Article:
The delivery man waits to descend onto the subway platform until its last train has departed for the night. This is a shrewd decision; many of his colleagues failed to take this precaution, and in turn, were dragged down into the world beneath the rails. He’s carrying precious cargo, after all: a backpack full of premium beverages ranging from black neon fizz to carbonated fire. Were he to perish on this errand, his ghost would be liable for the damages to company property, a debt which could take decades to repay.
The discerning chef of the deep kitchen carries a revolver on their person at all times. There’s no telling what might emerge from the Black Oven if its door has been left open for too long, but for those who thrive in such a high-stakes environment, the recipes for gourmet bullets are just as familiar as formulas for cocktails are to bartenders. Hundreds of variants have been developed, and several of the most coveted are detailed herein.
The Atlas Pines of Northwestern Hyperborea received their name for a good reason. Their trunks possess greater girth than those of the sequoia trees, and their uppermost branches lock together into a thick lattice of arbor and needles strong enough to uphold ten-meter snowdrifts. These pearlescent dunes are all that can be seen from above, obscuring the entirely separate landscape that exists at their roots.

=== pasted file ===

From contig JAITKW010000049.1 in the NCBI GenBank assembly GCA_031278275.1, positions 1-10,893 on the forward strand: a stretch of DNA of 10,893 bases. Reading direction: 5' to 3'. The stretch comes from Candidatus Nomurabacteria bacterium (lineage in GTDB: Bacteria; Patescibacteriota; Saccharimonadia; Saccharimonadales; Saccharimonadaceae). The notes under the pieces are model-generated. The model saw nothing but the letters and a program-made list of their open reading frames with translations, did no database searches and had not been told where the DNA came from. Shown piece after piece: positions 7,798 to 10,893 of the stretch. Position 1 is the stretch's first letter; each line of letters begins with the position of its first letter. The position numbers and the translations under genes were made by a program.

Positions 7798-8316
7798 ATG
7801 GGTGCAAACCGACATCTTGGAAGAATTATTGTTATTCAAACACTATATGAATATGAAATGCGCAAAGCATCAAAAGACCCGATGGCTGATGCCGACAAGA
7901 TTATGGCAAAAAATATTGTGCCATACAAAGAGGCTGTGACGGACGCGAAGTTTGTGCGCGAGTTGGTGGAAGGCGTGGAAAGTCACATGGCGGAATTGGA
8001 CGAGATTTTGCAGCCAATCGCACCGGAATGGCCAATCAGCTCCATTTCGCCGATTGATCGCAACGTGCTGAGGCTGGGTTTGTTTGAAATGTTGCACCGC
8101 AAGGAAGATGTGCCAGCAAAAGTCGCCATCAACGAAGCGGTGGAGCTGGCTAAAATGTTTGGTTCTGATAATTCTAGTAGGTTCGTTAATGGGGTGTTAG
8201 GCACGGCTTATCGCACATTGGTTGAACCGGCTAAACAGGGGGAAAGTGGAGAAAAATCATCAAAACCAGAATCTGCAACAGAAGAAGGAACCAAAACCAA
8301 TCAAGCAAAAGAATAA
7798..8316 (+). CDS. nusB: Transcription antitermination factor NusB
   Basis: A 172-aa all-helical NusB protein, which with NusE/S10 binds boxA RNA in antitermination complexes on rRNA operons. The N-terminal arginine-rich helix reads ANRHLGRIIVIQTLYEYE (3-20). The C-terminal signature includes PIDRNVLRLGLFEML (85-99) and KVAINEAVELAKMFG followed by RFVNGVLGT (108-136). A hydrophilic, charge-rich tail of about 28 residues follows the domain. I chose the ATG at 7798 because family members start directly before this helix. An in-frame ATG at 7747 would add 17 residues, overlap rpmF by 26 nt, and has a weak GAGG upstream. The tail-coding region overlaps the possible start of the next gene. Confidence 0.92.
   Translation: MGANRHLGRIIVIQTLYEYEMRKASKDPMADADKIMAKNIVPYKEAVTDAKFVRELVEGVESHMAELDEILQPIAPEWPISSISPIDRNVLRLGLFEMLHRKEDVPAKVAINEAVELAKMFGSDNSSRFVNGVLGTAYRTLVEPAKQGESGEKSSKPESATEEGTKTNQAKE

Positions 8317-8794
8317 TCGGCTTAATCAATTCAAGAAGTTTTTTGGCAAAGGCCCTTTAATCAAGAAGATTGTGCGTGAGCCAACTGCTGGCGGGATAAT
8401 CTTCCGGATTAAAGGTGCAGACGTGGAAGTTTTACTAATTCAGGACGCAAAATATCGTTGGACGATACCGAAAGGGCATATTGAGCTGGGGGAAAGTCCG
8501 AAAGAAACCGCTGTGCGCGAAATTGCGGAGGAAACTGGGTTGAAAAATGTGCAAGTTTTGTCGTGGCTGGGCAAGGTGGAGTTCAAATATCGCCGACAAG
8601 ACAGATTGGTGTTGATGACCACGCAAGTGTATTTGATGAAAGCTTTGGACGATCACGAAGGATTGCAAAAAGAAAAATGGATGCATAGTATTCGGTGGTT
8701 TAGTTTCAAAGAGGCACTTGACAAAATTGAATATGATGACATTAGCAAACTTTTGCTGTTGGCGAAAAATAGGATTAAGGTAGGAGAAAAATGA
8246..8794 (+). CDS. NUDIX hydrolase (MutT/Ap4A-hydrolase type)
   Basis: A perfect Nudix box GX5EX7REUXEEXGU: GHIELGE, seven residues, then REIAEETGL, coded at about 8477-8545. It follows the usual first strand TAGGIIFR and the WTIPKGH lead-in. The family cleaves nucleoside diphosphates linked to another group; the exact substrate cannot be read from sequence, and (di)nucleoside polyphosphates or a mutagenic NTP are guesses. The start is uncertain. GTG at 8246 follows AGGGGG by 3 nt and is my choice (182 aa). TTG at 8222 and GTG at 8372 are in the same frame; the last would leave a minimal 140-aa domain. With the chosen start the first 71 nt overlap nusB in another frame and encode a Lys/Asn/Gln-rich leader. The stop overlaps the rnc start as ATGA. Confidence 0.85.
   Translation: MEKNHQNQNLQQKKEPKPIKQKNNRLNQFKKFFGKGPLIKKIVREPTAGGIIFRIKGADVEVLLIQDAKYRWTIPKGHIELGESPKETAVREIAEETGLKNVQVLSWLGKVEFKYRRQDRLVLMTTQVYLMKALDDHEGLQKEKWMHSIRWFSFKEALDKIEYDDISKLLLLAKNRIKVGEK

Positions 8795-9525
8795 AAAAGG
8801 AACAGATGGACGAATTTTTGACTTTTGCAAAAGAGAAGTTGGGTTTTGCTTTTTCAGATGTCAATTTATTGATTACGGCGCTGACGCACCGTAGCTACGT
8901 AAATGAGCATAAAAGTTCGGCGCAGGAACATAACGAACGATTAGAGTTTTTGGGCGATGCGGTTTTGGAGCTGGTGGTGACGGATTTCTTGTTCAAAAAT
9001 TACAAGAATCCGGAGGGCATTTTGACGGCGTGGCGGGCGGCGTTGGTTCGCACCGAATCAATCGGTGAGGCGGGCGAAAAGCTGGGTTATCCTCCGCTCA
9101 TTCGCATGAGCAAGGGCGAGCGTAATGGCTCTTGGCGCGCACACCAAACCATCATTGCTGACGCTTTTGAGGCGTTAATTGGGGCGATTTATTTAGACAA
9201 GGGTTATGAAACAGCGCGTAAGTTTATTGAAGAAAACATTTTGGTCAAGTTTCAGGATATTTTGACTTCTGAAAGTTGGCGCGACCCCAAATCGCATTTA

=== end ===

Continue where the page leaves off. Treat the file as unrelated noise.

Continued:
“They say that our universe exists as a pipeline for carrying the void from one place to another.” She spoke with that unmotivated tone common to government-employed oracles. “Your chart exemplifies this principle. You were born while the moon was in the house of the locomotive constellation, which is carrying darkness between two of our neighboring realities.”
After several delirious months spent wandering the Eastern Steppe, you’ve at last arrived at the Riphean Mountains. They hang from the cerulean sands of a diminishing sky above, jammed through cloudbanks by the strange tectonics of outer space. Two ancient cedars present their inverted trunks before you; their roots are planted somewhere in the mountains above. A curtain of black leaves hangs between them, untouched by any of the four winds. You drop your heavy satchel, collapse into the golden grasses, and laugh.
The baron returned from his hunt soaked in silver blood. He had slain the drone that was terrorizing his township, having pierced its aluminum belly with a magnetic slug from his arquebus. He and his surviving men dragged its rope-bound wings back to his estate on horseback, scattering its metallic feathers throughout the underbrush. Upon their arrival, there was some applause and the occasional cheer, but the majority of citizens wore frustrated faces and somber eyes.
The first tooth appeared while you were combing your hair in the bathroom. It was clearly outlined in your peripheral vision, and so close that your eyelids began to twitch from reflex- yet there was nothing to be seen in the mirror at all. You tried unplugging the mirror and plugging it back in again, but the teeth refused to appear to anyone except yourself. Over the course of the next month, they began increasing in number- you swore that you could feel several under your own skin.